Sunday, July 12, 1942  
  Dispersed from Convoy OS-33, the British steam merchant Shaftesbury was torpedoed and sunk by the U-116, commanded by Korvettenkapitän Werner von Schmidt, approximately 430 miles from Las Palmas, Canary Islands in the eastern Atlantic Ocean. Of the ship’s complement, all 45 survived and were picked up by the British motor merchant Tuscan Star. The 4,284 ton Shaftesbury was carrying coal and was headed for Buenos Aires, Argentina.  
   
  The unescorted American steam merchant Tachirá was torpedoed and sunk by the U-129, commanded by Kapitänleutnant Hans-Ludwig Witt, approximately 375 miles west of Jamaica in the Caribbean Sea. Of the ship’s complement, 5 died and 33 survivors reached land by lifeboat. The 2,32 ton Tachirá was carrying cacao, dividivi, and coffee and was headed for New Orleans, Louisiana.  
   
  Dispersed from Convoy OS-33, the British steam merchant Cortona was torpedoed and sunk by the U-201, commanded by Kapitänleutnant Adalbert Schnee, south of the Azores in the eastern Atlantic Ocean. Of the ship’s complement, 31 died and 23 survivors were picked up by the destroyer HMS Pathfinder (G 10). The 7,093 ton Cortona was carrying general cargo and was headed for Buenos Aires, Argentina.  
   
  Dispersed from Convoy OS-33, the British steam merchant Siris was torpedoed and sunk by the U-201 south of the Azores. Of the ship’s complement, 3 died and 52 survivors were picked up by the corvette HMS Jonquil (K 68). The 5,242 ton Siris was carrying general cargo and was headed for Buenos Aires, Argentina.  
   
  Dispersed from Convoy OS-33, the British steam merchant Port Hunter was torpedoed and sunk by the U-582, commanded by Kapitänleutnant Werner Schulte, west of the Madeira Islands in the eastern Atlantic Ocean. Of the ship’s complement, 88 died and 3 survivors were picked up by the corvette HMS Rother (K 224). The 8,826 ton Port Hunter was carrying ammunition and depth charges and was headed for Auckland, New Zealand.  
   
  Monday, July 13, 1942  
  The unescorted and unarmed American steam merchant Oneida was torpedoed and sunk by the U-166, commanded by Oberleutnant zur See Hans-Günther Kuhlmann, two miles north of Cape Maysi, Cuba in the Caribbean Sea. Of the ship’s complement, 6 died and 23 survivors reached land by lifeboat. The 2,309 ton Oneida was carrying ballast and was headed for Punta Gorda, Cuba.  
   
  Dispersed from Convoy OS-33, the British steam merchant Sithonia was torpedoed and sunk by the U-201, commanded by Kapitänleutnant Adalbert Schnee, west of the Canary Islands in the eastern Atlantic Ocean. Of the ship’s complement, 7 died and 46 survivors reached land by lifeboat. The 6,723 ton Sithonia was carrying coal and was headed for Montevideo, Uruguay.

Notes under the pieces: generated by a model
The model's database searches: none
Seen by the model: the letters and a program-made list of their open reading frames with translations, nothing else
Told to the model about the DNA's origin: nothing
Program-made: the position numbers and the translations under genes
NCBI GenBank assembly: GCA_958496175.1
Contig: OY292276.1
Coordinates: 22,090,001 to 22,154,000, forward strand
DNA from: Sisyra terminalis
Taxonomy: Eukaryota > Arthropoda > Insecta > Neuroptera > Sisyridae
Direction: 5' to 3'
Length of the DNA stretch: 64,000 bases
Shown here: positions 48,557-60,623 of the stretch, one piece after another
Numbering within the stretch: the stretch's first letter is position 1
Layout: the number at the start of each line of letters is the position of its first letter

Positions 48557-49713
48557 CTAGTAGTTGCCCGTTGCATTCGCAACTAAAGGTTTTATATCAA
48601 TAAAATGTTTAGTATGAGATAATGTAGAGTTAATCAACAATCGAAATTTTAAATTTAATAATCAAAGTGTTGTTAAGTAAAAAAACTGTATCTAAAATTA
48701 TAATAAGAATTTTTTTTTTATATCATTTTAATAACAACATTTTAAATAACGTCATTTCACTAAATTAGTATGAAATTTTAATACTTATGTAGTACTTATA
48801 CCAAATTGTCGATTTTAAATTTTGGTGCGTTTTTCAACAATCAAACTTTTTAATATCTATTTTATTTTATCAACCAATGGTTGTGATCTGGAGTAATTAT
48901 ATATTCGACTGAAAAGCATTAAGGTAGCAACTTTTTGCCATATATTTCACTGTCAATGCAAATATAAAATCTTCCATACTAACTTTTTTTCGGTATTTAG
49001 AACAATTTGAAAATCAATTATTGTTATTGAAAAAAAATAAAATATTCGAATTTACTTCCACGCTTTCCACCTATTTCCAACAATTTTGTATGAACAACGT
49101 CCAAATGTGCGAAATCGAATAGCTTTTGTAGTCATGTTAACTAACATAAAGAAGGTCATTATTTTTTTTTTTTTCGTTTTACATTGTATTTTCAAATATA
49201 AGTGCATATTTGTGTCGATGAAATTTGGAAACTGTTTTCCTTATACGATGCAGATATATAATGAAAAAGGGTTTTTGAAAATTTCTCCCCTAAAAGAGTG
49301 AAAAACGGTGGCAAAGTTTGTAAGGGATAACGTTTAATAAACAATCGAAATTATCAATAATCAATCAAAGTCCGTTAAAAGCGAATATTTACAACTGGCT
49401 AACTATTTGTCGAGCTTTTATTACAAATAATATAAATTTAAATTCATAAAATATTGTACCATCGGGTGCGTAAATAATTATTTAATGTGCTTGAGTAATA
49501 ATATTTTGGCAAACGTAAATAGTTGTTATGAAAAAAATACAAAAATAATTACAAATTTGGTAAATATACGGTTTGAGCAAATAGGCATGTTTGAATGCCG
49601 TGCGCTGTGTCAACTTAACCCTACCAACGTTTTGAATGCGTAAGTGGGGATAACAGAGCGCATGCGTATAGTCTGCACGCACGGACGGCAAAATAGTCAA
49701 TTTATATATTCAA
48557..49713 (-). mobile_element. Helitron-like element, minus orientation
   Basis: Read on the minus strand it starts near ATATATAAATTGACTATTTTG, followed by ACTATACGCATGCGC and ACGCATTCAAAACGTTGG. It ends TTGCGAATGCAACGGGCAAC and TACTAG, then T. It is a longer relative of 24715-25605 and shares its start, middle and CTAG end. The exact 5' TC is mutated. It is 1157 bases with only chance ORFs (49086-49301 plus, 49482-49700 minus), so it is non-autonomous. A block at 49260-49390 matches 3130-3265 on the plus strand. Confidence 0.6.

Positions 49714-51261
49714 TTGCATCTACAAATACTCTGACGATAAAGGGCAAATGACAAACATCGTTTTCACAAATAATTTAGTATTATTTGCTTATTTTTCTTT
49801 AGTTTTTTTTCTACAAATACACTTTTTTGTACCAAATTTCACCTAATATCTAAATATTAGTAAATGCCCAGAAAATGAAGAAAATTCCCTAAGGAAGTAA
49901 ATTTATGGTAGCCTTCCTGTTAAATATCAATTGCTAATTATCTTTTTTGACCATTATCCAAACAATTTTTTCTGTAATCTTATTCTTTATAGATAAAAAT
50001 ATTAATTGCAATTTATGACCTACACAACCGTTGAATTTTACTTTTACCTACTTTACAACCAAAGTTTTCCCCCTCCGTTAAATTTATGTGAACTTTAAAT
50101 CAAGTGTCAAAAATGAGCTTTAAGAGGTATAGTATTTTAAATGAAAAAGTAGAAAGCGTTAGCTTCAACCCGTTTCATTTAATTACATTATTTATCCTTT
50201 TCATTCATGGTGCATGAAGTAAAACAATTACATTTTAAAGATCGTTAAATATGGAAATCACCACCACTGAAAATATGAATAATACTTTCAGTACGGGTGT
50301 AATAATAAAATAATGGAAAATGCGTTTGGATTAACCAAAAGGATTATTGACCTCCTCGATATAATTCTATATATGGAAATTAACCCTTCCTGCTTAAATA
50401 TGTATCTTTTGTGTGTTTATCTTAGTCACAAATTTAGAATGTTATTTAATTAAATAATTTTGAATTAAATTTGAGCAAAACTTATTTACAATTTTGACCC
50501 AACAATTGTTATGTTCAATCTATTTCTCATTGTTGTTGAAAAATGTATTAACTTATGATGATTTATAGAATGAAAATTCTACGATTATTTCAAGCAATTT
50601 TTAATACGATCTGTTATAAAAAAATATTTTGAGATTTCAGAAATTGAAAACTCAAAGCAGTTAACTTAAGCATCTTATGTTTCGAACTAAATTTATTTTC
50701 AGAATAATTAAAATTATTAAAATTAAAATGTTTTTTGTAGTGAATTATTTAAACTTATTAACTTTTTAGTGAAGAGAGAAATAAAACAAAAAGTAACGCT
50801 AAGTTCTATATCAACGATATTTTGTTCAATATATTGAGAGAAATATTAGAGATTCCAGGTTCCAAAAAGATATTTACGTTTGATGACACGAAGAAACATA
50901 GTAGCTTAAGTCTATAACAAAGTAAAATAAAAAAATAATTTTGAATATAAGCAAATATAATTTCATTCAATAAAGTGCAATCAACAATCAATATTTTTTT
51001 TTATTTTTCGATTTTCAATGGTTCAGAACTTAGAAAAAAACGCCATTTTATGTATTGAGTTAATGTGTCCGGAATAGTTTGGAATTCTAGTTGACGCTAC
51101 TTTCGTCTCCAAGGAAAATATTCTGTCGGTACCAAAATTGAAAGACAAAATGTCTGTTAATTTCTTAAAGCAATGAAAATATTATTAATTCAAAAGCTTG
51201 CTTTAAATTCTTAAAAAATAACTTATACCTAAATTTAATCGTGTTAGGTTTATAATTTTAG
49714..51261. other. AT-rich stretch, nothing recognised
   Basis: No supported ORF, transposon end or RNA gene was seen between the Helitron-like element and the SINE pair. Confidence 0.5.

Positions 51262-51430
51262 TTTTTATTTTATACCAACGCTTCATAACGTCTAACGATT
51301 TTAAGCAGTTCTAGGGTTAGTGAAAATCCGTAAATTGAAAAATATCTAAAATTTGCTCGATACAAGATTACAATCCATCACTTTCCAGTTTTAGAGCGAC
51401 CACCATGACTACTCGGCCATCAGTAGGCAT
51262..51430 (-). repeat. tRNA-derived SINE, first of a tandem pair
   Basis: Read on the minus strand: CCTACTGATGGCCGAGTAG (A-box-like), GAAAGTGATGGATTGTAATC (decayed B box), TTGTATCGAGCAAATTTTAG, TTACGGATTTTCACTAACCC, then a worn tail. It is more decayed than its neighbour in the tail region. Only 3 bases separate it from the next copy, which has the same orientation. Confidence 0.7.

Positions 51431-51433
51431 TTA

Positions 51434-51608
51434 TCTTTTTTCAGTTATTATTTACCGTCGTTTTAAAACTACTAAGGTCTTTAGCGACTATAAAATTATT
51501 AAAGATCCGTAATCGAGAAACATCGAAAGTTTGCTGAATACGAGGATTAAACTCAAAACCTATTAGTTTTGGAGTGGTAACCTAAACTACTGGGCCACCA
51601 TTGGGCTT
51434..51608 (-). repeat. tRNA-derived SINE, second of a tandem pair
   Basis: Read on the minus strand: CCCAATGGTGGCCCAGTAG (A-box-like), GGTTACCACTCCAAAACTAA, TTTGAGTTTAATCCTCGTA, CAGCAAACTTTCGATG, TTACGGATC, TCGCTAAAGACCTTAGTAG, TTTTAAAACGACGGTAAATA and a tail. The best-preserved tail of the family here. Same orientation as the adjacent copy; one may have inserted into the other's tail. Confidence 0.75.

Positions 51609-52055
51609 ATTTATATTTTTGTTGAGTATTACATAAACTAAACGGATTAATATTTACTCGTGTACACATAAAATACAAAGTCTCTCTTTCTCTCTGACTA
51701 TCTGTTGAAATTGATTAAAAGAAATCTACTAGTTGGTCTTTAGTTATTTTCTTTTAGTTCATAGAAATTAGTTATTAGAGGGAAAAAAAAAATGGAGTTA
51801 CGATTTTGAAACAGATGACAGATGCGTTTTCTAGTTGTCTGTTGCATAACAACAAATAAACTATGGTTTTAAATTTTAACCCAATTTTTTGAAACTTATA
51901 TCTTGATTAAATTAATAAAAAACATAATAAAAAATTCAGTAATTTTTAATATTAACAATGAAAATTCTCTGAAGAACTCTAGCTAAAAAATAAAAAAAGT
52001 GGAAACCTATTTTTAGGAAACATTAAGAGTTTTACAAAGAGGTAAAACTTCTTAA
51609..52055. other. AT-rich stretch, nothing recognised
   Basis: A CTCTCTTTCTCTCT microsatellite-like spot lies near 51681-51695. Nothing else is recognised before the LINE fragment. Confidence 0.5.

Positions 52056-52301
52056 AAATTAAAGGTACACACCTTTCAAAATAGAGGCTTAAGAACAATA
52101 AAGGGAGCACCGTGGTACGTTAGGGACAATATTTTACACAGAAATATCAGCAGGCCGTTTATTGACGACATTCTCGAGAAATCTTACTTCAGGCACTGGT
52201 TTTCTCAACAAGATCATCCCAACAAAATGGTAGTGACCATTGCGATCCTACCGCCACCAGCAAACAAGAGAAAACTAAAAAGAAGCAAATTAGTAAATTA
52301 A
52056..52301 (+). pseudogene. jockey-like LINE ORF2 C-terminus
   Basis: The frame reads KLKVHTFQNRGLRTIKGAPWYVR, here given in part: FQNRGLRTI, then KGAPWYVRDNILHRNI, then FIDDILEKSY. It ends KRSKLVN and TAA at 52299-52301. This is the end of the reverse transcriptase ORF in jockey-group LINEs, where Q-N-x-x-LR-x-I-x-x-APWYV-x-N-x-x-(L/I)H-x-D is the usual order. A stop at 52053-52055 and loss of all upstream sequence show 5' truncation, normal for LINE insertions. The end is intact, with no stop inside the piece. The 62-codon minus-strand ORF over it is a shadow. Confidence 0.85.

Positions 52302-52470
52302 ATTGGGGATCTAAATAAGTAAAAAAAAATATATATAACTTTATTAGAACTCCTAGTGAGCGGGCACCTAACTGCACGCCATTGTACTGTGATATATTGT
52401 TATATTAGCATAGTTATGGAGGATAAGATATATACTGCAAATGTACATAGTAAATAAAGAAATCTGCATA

Dispersed from Convoy PQ-17, the abandoned Dutch steam merchant Paulus Potter was torpedoed and sunk by the U-255, commanded by Kapitänleutnant Reinhart Reche, in the far northern Atlantic Ocean. The Paulus Potter had been attacked by German Ju 88 aircraft of the III./KG 30 on July 5, 1942. Of the ship’s complement, all 76 survived. The 7,168 ton Paulus Potter was carrying general goods, ammunition, 34 tanks, 15 aircraft and 103 trucks and was headed for Archangel, Soviet Union.  
   
  The unescorted American steam tanker R.W. Gallagher was torpedoed and sunk by the U-67, commanded by Kapitänleutnant Günther Müller-Stöckheim, 80 miles from Southwest Pass, Mississippi in the Gulf of Mexico. Of the ship’s complement, 10 died and 42 survivors were picked up by the US Coast Guard cutter USS Boutwell (WPC 130). The 7,989 ton R.W. Gallagher was carrying Bunker C fuel oil and was headed for Port Everglades, Florida.  
   
  The unescorted American steam merchant Andrew Jackson was torpedoed and sunk by the U-84, commanded by Kapitänleutnant Horst Uphoff, approximately 20 miles off Cardenas Light, Cuba in the Caribbean Sea. Of the ship’s complement, 3 died and 46 survivors reached land by lifeboat. The 5,990 ton Andrew Jackson was carrying ballast and was headed for Key West, Florida.  
   
  Wednesday, July 15, 1942  
  The unescorted British steam tanker British Yeoman was torpedoed and sunk by the U-201, commanded by Kapitänleutnant Adalbert Schnee, southwest of the Canary Islands in the eastern Atlantic Ocean. Of the ship’s complement, 43 died and 10 survivors were picked up by the Spanish steam tanker Castillo Almenara. The 6,990 ton British Yeoman was carrying Admiralty fuel oil and was headed for Gibraltar.  
   
  Dispersed from Convoy OS-33, the British steam merchant Empire Attendant was torpedoed and sunk by the U-582, commanded by Kapitänleutnant Werner Schulte, south of the Canary Islands in the eastern Atlantic Ocean. All of the ship’s complement of 59 died. The 7,524 ton Empire Attendant was carrying general cargo and vehicles and was headed for Karachi, India.  
   
  Sailing with Convoy KS-520, the Nicaraguan motor merchant Bluefields was torpedoed and sunk by the U-576, commanded by Kapitänleutnant Hans-Dieter Heinicke, off the coast of North Carolina in the western Atlantic Ocean. Of the ship’s complement, all 24 survived. The 2,063 ton Bluefields was carrying two cars, radio, empty burlap bags, and drums of carbide and oil and was headed for Havana, Cuba.  
   
  Sailing with Convoy KS-520, the American steam merchant Chilore was torpedoed and damaged by the U-576 near Cape Hatteras, North Carolina. Of the ship’s complement, all 56 survived. The 8,310 ton Chilore was carrying dry cargo and water ballast and was bound for Trinidad.